MASTER OF THE SEA by José Sarney

MASTER OF THE SEA

by , translated by

KIRKUS REVIEW

From the former president of Brazil, a picaresque epic of the sea.

Call me Captain, insists Antão Cristório, the legendary fisherman, but never on Fridays. Fridays are unlucky for him. It’s on a Friday, however, that we meet him first as he receives the terrible news that his son has been murdered, knifed in the back by a cuckolded husband. It’s on a Friday, also, that his beloved boat, Chita Verde, burns to cinders. Some in the tiny fishing village of Mojó ascribe the conflagration to arson, the work of an enemy—Cristório has his share—but the captain takes issue. Chita Verde has committed suicide, he moans guiltily, berating himself for a failure to love. It’s a busy life for our captain, after all, full of battling, loving, harrowing escapes, heroic achievement . . . and magic. Through intermingling flashbacks and flash-forwards, we follow him as he encounters ghosts, witches, demons, spells, jinxes and other magical manifestations. Columbus, Vasco da Gama and Captain Cook, for instance, pass briefly. His best friend remains 25 for 50 years, while his sweetheart yields her virginity to him and immediately vanishes—snatched by a pioco (sea monster), an event that presages a Grail-like quest to track down the offending imp. Over time, Captain Cristório marries, begets, befriends and, yes, betrays, but the constant is his intense, love-hate relationship with the sea. “The land belongs to God,” he tells a friend on one of his unlucky Fridays, “but the sea belongs to the Devil.”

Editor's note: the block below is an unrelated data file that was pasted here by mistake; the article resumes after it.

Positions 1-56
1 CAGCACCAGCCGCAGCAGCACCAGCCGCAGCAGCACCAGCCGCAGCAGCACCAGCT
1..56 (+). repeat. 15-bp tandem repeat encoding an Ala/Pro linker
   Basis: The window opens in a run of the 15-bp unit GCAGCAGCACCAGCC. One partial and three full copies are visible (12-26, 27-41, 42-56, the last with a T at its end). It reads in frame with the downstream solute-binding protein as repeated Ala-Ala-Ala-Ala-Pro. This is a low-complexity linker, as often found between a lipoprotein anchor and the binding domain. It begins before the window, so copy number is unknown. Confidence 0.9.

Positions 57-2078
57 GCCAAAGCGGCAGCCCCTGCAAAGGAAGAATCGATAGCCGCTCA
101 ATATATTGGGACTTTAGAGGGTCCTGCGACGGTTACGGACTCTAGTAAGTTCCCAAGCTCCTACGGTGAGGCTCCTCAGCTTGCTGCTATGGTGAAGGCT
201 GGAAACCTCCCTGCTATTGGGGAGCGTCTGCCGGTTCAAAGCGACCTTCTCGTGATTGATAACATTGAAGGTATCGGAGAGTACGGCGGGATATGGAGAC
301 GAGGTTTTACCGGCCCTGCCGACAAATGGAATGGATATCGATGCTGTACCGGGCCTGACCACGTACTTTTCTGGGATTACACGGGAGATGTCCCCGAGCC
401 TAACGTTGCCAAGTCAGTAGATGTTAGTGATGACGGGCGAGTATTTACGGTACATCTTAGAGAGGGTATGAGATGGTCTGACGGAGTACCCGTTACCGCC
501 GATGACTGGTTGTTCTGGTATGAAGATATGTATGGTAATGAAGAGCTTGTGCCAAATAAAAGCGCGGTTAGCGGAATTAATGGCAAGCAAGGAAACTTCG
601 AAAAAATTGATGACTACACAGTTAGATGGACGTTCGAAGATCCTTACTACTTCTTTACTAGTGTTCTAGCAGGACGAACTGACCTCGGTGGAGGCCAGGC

First published in 1978 in Brazil, and much translated since, it’s a little as if Tom Jones had been leavened by a dash of Harry Potter.

Pub Date: Nov. 1st, 2005
ISBN: 0-9707652-7-4
Page count: 204pp
Review Posted Online:
Kirkus Reviews Issue: Sept. 1st, 2005




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